The tax paid at that time was huge but one thing comes out,  Jaguars were jolly good value compared with their competitors.

Mike
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GG
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B20 s.2, Appia C10 unrestored


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« Reply #5 on: 06 August, 2021, 06:24:26 PM »

Is the car tax on al, cars, or just imports?

And agreed, Jaguars were stunning good values.
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B20 s.2, Appia C10 unrestored
Kevinlincs
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« Reply #6 on: 06 August, 2021, 07:17:58 PM »

The Import tax in the 60's was huge, think that changed with the Common Market deal in 1973.
If you look at any picture in the classic car magazines from the 60's then it's British stuff everywhere as the duty on Imports was huge, that's why the difference between things such as Jag's and Lancia was huge. Having said that the difference between an E type and something like a Ford Zephyr or Austin Cambridge wasn't as big as you may have expected, so I agree with what's already been pointed out, Jag's were decent value!
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Michael Bedford
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« Reply #7 on: 06 August, 2021, 09:15:31 PM »

However you look at it (with or without purchase tax), Lancias were clearly being priced to the UK market on the basis that they were a premium product and their discerning customers were prepared to pay that price, notwithstanding the temptations of a Browns Lane Jaguar. If I had a time machine and a sackful of used tenners, and could go back to the mid-sixties, I am not sure what I would have done. Part of me likes to think that I would have stayed loyal to the engineering excellence of a Flavia or a Flaminia, and part of me thinks I might have been lured away to the heady delights of an XK engine and the sheer panache of an E-type. The ideal of course would have been to have bought a block of garages and to have filled them with a pick of the best of the sixties motoring classics, and kept them ever since. That way, I could now have an awesome collection of Lancias and Jaguars (and the the odd Maserati, Triumph, and Alfa Romeo). If only....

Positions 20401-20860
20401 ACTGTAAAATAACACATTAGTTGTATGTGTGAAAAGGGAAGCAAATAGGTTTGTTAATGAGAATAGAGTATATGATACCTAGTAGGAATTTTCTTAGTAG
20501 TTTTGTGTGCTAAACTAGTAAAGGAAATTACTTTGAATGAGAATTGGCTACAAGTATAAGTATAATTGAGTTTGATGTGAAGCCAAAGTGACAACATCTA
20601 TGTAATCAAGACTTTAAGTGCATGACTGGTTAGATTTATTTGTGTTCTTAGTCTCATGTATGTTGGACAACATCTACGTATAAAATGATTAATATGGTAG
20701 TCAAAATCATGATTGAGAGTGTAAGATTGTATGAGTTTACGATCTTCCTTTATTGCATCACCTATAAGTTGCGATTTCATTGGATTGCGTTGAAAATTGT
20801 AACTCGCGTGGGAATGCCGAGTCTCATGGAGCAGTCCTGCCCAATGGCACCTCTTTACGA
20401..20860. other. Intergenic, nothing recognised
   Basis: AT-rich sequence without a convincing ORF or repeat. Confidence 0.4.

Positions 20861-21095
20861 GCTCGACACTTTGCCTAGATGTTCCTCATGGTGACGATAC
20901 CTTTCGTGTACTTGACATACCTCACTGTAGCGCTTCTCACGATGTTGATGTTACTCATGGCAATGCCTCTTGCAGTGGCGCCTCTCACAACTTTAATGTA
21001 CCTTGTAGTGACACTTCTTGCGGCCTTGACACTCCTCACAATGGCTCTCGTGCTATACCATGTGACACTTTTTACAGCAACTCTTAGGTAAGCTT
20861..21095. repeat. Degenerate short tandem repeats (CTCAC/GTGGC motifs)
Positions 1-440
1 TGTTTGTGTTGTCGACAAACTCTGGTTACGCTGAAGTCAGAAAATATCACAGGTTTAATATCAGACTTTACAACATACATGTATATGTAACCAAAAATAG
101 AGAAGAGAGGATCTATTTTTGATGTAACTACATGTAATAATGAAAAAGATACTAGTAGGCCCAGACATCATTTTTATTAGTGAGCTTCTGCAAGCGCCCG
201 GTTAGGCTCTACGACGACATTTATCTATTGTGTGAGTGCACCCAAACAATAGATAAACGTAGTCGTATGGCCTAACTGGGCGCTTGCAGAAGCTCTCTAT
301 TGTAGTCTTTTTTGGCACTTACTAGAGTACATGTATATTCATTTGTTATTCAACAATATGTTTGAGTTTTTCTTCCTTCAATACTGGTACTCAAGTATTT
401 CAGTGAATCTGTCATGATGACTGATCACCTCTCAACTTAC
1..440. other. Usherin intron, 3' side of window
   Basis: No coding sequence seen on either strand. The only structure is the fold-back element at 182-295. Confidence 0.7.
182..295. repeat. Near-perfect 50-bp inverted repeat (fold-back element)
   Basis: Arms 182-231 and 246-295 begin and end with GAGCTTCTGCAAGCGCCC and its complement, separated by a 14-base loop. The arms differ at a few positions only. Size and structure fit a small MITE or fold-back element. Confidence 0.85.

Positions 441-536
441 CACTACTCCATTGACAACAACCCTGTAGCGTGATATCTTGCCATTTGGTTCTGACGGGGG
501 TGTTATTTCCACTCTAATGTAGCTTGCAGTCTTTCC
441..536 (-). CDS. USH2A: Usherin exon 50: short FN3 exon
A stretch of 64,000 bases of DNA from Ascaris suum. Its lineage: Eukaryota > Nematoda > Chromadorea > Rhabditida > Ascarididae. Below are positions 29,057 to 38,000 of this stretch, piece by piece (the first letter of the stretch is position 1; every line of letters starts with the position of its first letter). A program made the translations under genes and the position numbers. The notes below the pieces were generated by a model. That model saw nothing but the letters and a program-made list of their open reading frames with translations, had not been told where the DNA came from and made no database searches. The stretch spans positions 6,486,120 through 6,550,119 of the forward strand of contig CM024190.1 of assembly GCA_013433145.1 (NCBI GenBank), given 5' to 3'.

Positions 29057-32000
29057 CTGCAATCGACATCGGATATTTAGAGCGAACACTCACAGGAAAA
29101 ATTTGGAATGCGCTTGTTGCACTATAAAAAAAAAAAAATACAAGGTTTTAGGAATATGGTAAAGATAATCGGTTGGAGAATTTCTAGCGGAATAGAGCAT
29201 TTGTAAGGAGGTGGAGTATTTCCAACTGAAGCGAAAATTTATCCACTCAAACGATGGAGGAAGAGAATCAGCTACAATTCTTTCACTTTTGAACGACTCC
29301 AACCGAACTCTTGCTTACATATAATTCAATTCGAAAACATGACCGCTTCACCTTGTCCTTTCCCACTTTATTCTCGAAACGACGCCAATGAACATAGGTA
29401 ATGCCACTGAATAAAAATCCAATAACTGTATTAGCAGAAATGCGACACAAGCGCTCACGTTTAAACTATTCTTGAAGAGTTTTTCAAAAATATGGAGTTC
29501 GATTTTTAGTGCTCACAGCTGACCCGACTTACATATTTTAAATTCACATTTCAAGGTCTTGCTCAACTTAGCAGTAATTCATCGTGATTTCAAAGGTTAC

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frankxhv773t
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« Reply #8 on: 07 August, 2021, 08:25:33 AM »

I think class or social position played a greater part in choice of car in the past. Jaguars were undeniably excellent cars at ridiculously reasonable prices but they had a bit of a caddish image. A Gentleman might choose a Bentley or an Alvis perhaps whilst a bank manager or doctor might choose a Rover or a Triumph or Riley. Lancia buyers were often people with more specialist professions like writers, surgeons, architects and engineers, not forgetting racing drivers. A proper social study of historic car buying preferences would be fascinating.
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mikeC
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« Reply #9 on: 07 August, 2021, 02:52:50 PM »

Adding car tax is quite significant. I have a Glass's guide from Jan 1962 at which time car tax added 46% to the price.

Here are some new car prices (inc tax) from that date.

Appia S3 Saloon 1548
Auto Union 1312
I don't think any other 1 litre four door saloon comes close on price

Flaminia Berlina 3602
Jaguar Mk X 2393
Mercedes 220SE 2909
Alvis TD21 Saloon 2911

Flaminia Touring 4004
Jaguar 3.8 E-Type FHC 2262
Porsche 356B Super 90 2749
Jensen 541S 3188

There is a higher league containing things like Bentley and Ferrari.



If you think the Appia looks expensive in that company, compare the prices in 1954:

Lancia Appia Mk 1 1,250
Jaguar Mk VII 1,140
Jaguar XK140 1,127 (roadster) or 1,140 (fixed-head coupe)
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1953 Lancia Appia Series 1
1931 Austin Seven deluxe saloon
1914 Saxon Model A roadster


(previously owned Lancias: 1958 Appia Pininfarina coupe, 1987 Delta LX, 1986 Delta cabriolet, 1991 Dedra 1.8, 1993 Dedra 1.6)